Australian Aboriginal and Torres Strait Islander communities have been targets of social and emotional wellbeing programs for many years. However, the few health‐care programs and services that are evaluated rarely provide insight into the participants’ perspectives of program success or failure. This systematic review assessed 33 social and emotional wellbeing programs across Australia to better understand what Aboriginal community members think about the programs and how they could be improved. Results highlighted the interesting and valuable insights provided by Aboriginal participants, including what kinds of program activities and approaches are most suitable, what program characteristics are successful or desired, and their experiences of wellbeing change before and after program participation. They likewise voiced opinions about poorly received programs, culturally inappropriate services and negative experiences. This review highlighted how health and wellbeing programs must better engage Aboriginal and Torres Strait Islander clients to ensure that services are culturally safe, holistic, integrate appropriate staffing, include culturally relevant activities and value patient/participant experiences. These findings have significant implications for the health and wellbeing sector; specifically, research, policy, program design and implementation, evaluation methods, and self‐determination.

Rogers, Alison, Harrison, Nea, Puruntatameri, Therese, Puruntatameri, Alberta, Meredith, Joan, Dunne, Rachel 2018, Participatory evaluation is the sea eagle looking “long way wide eyed” https://journals.sagepub.com/doi/abs/10.1177/1035719X18778712

 Abstract: Participatory evaluation can be embedded in programs to support good governance and facilitate informed decision making in Aboriginal communities in remote and urban contexts. An Aboriginal Elder from the Tiwi Islands in the Northern Territory of Australia described participatory evaluation as a sea eagle looking “long way wide eyed.” The metaphor refers to the long-term and broad approach undertaken when a complex community development program used participatory processes to build evaluation capacity and solve problems. The evaluation approach ensured the program was inclusive, responsive, empowering, and resulted in direct benefits for the communities. This article addresses the lack of literature on applying developmental and empowerment evaluation approaches in practice by describing the methods, tools, and use of evaluation findings. The value of participating for the community members and partner organizations is shared and the benefits and implications for participants and the evaluator are discussed. The authors hope this article inspires practitioners and evaluators to consider participatory ways of working with communities to support community directed action and social change.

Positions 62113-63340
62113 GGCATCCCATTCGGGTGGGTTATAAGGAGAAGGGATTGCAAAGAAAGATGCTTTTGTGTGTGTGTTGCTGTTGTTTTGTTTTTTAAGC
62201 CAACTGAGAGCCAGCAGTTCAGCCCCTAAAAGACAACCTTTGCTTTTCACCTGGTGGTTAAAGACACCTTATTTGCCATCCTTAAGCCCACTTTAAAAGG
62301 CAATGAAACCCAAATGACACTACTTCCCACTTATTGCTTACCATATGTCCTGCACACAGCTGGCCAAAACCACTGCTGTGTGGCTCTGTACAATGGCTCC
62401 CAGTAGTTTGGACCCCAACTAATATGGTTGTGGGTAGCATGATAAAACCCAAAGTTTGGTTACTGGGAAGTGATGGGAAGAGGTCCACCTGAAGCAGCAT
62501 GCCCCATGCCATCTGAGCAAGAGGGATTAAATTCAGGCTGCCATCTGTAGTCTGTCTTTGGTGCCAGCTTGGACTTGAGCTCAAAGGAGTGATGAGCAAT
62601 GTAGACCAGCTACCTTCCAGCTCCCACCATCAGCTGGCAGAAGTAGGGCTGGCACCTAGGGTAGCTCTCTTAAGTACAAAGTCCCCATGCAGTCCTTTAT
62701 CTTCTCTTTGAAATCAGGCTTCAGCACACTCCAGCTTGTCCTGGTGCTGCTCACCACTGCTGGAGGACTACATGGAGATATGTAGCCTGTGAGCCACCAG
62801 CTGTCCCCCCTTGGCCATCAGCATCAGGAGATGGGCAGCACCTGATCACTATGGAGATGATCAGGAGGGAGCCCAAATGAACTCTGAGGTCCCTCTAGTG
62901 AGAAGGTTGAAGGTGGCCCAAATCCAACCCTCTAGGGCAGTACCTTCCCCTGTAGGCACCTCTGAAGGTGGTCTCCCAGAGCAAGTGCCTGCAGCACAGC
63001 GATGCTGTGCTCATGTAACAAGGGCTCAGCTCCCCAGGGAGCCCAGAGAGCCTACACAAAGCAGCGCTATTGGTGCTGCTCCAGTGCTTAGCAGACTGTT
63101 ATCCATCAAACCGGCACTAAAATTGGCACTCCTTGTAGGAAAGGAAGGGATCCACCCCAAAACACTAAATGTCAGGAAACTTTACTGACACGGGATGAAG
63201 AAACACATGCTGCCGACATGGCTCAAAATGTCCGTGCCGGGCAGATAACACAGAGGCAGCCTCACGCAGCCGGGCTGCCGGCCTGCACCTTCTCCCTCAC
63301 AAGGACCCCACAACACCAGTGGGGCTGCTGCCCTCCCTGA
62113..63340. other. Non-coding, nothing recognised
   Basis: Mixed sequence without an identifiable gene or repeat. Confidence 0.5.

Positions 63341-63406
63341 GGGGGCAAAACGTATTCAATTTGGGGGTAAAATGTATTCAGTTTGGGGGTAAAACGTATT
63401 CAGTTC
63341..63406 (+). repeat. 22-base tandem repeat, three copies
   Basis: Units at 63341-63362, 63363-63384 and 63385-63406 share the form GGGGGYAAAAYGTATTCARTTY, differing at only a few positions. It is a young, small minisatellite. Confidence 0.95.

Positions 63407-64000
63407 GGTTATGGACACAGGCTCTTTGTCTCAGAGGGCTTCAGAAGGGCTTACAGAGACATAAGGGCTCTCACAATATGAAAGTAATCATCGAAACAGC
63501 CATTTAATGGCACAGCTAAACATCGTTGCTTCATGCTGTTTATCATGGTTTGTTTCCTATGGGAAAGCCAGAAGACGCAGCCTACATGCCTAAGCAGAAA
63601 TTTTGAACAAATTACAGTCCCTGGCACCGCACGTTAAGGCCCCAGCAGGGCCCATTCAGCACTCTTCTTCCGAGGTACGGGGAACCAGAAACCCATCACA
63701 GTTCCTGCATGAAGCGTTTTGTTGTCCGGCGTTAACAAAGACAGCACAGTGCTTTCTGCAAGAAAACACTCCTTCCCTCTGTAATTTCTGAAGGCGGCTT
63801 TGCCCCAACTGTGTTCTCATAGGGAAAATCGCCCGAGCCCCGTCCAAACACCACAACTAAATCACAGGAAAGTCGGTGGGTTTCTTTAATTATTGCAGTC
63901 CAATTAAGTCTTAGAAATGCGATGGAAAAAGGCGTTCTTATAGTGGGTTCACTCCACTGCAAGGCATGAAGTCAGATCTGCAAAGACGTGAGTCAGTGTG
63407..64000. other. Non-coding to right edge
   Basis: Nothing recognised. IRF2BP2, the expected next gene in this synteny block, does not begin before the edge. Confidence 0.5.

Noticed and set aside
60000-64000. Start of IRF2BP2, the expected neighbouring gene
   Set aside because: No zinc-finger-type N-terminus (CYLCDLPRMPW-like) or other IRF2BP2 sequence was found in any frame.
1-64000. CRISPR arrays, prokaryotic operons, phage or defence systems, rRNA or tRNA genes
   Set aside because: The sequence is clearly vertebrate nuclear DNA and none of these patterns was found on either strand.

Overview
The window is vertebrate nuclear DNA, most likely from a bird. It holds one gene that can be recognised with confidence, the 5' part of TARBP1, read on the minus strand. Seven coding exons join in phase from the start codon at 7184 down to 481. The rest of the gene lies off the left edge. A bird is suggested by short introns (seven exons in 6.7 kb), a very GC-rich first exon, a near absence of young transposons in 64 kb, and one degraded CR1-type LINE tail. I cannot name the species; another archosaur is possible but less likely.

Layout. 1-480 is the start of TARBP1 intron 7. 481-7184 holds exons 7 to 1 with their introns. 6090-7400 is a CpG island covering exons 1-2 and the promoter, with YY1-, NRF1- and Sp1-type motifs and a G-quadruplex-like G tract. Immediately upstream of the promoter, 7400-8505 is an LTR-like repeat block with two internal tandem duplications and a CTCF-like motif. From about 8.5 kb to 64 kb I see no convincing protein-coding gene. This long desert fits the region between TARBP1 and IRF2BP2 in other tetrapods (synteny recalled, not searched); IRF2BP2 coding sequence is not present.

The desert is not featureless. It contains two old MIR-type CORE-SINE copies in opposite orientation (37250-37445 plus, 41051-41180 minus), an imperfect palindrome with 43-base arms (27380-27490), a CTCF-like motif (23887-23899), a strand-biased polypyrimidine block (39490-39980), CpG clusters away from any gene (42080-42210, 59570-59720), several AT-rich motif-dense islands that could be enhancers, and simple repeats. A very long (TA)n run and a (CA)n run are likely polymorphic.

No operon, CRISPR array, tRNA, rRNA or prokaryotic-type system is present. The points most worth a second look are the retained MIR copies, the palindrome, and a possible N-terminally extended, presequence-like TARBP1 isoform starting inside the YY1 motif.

Evaluation of Gathering Places: Inclusion, connection and empowerment – Victorian Government

In 2015 the Indigenous Health Equity Unit (IHEU) at The University of Melbourne was commissioned to undertake an evaluation of 13 identified Aboriginal and Torres Strait Islander gathering places across the state. The focus of the evaluation was to explore the extent to which gathering places in Victoria impact on the health and wellbeing of Aboriginal and Torres Strait Islander communities across the state.

Fisher, S. (2012) Monitoring and evaluation methodologies for remote settings: A literature review conducted in 2010 Report to the Office of Indigenous Policy Coordination, Department of Families, Housing, Community Services and Indigenous Affairs Working Paper  http://www.nintione.com.au/resource/NW001_MonitoringAndEvaluationMethodologiesForRemoteSettings.pdf

This report was undertaken by Ninti-One and provides useful material for staff working on new initiatives in monitoring and evaluation. Drawing on a review of the literature this report provide an overall analysis and recommendations regarding the conduct of monitoring and evaluation in Indigenous remote communities.

Hand, K. (2018). Gift of Gallang: Evaluation. Brisbane, QLD: Mission Australia.

In 2018 the Gift of Gallang was implemented in a local primary school in Inala for the first time. This represented the culmination of a three-year journey of ongoing community engagement and collaboration, which included the formation of the Committee of Hope and the development of community engagement activities such as cultural nights. The need for creating hope, resilience and wellbeing in the community of Inala was evident after a cluster of youth suicides occurred in 2016. Creating a community where children had a strong sense of culture and connection framed the Gift of Gallang activities with the long-term aim of reducing risk of suicide for Aboriginal and Torres Strait Islander children and young people. This work was supported by partnership between Mission Australia, and several other key stakeholders, including Inala Wangarra, local Elders, other Aboriginal Torres Strait Islander community and health organisations, and a local primary school. Mission Australia also funded evaluation of the processes involved throughout this work in order to document key learnings. Data was collected from members of the Committee of Hope, facilitators, educators, parents and carers. Before data collection Ethics approval was obtained through the Mission Australia research team as well as the Queensland Department of Education for data relating to school staff, children and families.

Skerrett, D.M., Gibson, M., Darwin, L., Lewis, S., Rallah, R., De Leo, D. (2017) Evaluating the  “United Health Education and Learning Program” (UHELP) programClosing the Gap in Aboriginal and Torres Strait Islander Youth Suicide: A Social–Emotional Wellbeing Service Innovation Project. Australian Pyschological Society, Vol 53, Issue 1. doi.org/10.1111/ap.12277

The suicide rate for Queensland’s Aboriginal and Torres Strait Islander young people is over four times that of their non‐Indigenous counterparts, with Aboriginal and Torres Strait Islander children (under 15) dying by suicide at 12 times the non‐Indigenous rate. There is a need for interventions that are culturally validated and community‐endorsed. The aim of this article is to describe the design and implementation of a group‐based intervention, as well to report the results of the various qualitative and quantitative measures.